Former U.S. attorney general Eric Holder appeared on “Real Time with Bill Maher” on Friday night to compare the behavior of his old boss, Barack Obama, with the scandals of President Trump.

Holder prefers the former president.

In a friendly interview with his fellow Trump critic, Maher brought up the revelation that dozens of White House aides — including Trump’s son-in-law, Jared Kushner — still lacked permanent security clearances after more than a year.

“Did you have anybody in the White House who didn’t have security clearance?” Maher asked Holder, who was Obama’s attorney general for most of his presidency.

“Certainly not at this stage,” Holder said, using his own experience as an example. “I’ve been through three or four background checks to get [top-level] security clearance. … The last one probably took six to eight weeks to do. Simple as that.”

Trump — who has openly criticized and sought to reverse policies of Obama’s administration — praised Holder in a New York Times interview late last year. The president lamented that his own attorney general, Jeff Sessions, had left him exposed to a federal investigation into links between his 2016 campaign and Russia’s interference in the election.

“Holder protected President Obama. Totally protected him,” Trump told the Times in December. “And I have great respect for that.”

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The relationship between President Trump and Attorney General Jeff Sessions has deteriorated in recent months. Here’s a look at how they got to this point. (Taylor Turner/The Washington Post)

“Did you protect President Obama?” Maher asked Holder on Friday.

Eric Holder on Russia investigation, gerrymandering concerns and possible 2020 presidential bid

The former attorney general drew applause from the studio audience when he quipped: “The difference between me and Jeff Sessions is, I had a president I did not have to protect.”

Holder had used nearly the same line in an interview with The Washington Post last month. Maher didn’t challenge him to defend it, but some critics have accused Holder of protecting Obama for years.

In 2012, Holder became the first sitting attorney general to be held in contempt of Congress — in a 255-to-67 vote — for refusing to turn over documents related to a botched gun-running investigation by the Bureau of Alcohol, Tobacco, Firearms and Explosives.

The same month, Holder refused to appoint a special counsel to investigate accusations that people close to Obama were leaking classified information.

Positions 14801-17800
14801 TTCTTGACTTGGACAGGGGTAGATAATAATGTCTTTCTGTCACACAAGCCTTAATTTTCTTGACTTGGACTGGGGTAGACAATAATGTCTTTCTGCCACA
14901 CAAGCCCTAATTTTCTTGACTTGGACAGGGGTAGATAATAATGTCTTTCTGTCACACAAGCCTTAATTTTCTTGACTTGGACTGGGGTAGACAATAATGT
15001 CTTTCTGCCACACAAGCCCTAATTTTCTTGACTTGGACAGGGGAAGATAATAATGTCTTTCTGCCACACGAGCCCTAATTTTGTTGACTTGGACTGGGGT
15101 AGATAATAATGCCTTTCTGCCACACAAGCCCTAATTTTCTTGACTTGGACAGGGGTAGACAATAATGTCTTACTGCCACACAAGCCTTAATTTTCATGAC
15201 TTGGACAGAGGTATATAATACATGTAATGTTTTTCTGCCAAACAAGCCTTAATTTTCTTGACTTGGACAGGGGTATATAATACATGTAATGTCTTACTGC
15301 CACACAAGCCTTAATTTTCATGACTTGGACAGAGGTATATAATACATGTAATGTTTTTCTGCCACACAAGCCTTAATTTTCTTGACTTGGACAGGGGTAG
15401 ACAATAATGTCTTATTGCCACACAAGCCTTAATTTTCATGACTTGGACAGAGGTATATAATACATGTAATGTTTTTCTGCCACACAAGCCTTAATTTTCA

“Holder is a lightning rod for anger in the administration — viewed by his supporters as a symbol of Obama’s ambitions and by his enemies as a symbol of the president’s aloofness and overreach,” David A. Fahrenthold and Sari Horwitz wrote for The Post at the time.

Whether it was due to Holder’s interference, no Republican-led investigation of Obama had amounted to much by the time Holder left the White House in 2015 — or by the time Obama finished his presidency.

The investigation into Russian interference in the 2016 elections, in contrast, has grown wider and closer to the president each passing month. Special counsel Robert S. Mueller III has secured an indictment against Trump’s former campaign chairman and guilty pleas from several people with ties to the campaign. Though none of Mueller’s accusations, so far, has shown direct ties between the Russians and the Trump campaign, it is broadly speculated that the special counsel is lining up an obstruction-of-justice case against the president.

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Special Counsel Robert S. Mueller III is investigating President Trump's efforts to belittle and potentially drive out Attorney General Jeff Sessions. (Reuters)

Holder said Mueller has probably already prepared such a case. “I’ve known Bob Mueller for 20 or 30 years,” he told Maher. “My guess is, he’s just trying to make the case as good as he possibly can.”

Holder said much the same thing in his February interview with The Post. Though Maher didn’t bring it up on Friday, Holder has also raised the possibility that he might run for president in 2020.

An earlier version of this story referred to the contempt vote against Holder as “bipartisan.” To clarify: It was largely a party line vote, though 17 Democrats voted for contempt and two Republicans voted against it. Most Democrats abstained in protest.

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Eric Holder on Russia investigation, gerrymandering concerns and possible 2020 presidential bid